If that set of lab-folks are right, then it’s possible that REM causes REM dreams, whereas NREM dreams & hypnogogic imagery might be caused by another mechanism. From what I’ve read, NREM dreams tend to be more thoughtlike than visual… So who knows?
But why do our own bodies produce these geometric patterns? Maybe they come hardwired for certain patterns, and seeing the right pattern allows us to concentrate better, and immerses ourselves fully in a dream world… Or maybe not.
The researchers from the 2nd one conclude that REM dreaming significantly differs from NREM dreaming. But the question still remains if this is caused by the eye movements. It is also possible that it is just a brain-state (level of brainwaves) thing.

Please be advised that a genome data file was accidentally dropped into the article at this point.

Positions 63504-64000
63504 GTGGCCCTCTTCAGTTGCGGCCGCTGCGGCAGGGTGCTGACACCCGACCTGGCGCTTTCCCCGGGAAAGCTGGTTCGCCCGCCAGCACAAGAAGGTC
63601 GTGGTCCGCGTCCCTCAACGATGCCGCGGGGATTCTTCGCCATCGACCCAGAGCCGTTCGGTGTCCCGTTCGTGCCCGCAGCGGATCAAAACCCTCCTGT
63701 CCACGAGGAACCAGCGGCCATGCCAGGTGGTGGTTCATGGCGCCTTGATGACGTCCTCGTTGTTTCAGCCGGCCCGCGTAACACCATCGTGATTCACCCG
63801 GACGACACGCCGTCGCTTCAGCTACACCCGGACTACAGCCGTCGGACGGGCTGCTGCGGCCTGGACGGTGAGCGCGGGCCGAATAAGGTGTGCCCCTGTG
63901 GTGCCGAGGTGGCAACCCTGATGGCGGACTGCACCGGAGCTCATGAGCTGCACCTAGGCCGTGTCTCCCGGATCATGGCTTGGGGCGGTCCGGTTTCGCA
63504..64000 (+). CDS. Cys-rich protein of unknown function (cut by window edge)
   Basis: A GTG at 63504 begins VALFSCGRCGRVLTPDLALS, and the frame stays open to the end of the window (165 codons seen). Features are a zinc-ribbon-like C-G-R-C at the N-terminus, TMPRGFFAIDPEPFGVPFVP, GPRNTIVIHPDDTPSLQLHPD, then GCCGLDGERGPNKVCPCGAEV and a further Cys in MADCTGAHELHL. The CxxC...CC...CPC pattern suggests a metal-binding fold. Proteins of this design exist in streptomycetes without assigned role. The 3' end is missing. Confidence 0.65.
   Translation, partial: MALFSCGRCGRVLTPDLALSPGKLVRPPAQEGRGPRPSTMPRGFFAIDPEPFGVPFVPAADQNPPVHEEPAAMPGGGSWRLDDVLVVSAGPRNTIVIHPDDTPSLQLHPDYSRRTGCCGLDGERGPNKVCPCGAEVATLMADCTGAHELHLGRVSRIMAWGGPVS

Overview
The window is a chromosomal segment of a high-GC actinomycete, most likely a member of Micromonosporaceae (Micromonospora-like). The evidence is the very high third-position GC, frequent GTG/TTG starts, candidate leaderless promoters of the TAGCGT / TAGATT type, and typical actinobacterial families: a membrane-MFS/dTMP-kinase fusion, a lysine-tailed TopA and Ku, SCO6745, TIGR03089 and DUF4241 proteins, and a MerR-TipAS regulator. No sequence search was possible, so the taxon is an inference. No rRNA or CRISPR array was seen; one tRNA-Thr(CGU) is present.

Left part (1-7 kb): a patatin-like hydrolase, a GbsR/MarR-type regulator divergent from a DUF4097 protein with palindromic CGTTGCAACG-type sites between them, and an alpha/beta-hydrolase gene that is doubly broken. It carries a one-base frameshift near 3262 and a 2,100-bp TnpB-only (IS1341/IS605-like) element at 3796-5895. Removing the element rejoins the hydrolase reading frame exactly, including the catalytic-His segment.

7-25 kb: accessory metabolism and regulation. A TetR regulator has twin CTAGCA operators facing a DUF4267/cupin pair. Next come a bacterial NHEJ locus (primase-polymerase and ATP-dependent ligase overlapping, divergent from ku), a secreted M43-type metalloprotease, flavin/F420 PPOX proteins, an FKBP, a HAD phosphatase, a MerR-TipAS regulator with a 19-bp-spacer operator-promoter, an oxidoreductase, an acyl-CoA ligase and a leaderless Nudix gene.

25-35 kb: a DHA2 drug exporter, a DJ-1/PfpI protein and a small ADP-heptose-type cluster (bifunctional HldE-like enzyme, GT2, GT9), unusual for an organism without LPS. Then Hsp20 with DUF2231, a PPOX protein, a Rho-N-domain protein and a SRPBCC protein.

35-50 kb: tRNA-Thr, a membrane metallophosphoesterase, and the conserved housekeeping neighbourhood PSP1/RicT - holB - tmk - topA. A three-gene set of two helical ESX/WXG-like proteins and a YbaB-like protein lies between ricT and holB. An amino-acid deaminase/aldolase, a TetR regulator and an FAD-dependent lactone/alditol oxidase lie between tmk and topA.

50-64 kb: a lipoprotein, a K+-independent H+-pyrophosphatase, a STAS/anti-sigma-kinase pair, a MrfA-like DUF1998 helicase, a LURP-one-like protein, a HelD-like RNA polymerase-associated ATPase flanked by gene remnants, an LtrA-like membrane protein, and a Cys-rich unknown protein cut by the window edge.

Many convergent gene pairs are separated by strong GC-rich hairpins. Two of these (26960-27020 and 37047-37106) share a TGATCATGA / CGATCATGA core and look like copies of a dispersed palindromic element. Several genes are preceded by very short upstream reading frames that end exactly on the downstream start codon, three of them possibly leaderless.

The researchers from the 3rd one conclude that the dreams do not really differ, but just the way we remember them.
This is were it all gets interesting
We have some data, but how should it be interpreted?
Does dreaming between REM and SWS really differ? Or is it just the way our consiouness can perceive them due to the different brain states?
We know eye movements follow dream-images as IRL (H. Roffwarg, 1962). But how does this work when it seems that dreaming and REM are caused by different mechanisms. Where do they interact?
Questions, questions, questions…
"If the movement of our eyes causes hypnagogic imagery and we are not doing it on purpose, then it is most likely similar to the REMs controlled by the brain stem that was mentioned earlier. "
That is what i was saying-it cant be true as hypnagogic imaginery is NOT caused by eye movement.Therefore everything what you assume basing on this must be very unlikely.
Just my personal opinion,not here to argue,just to point it out:)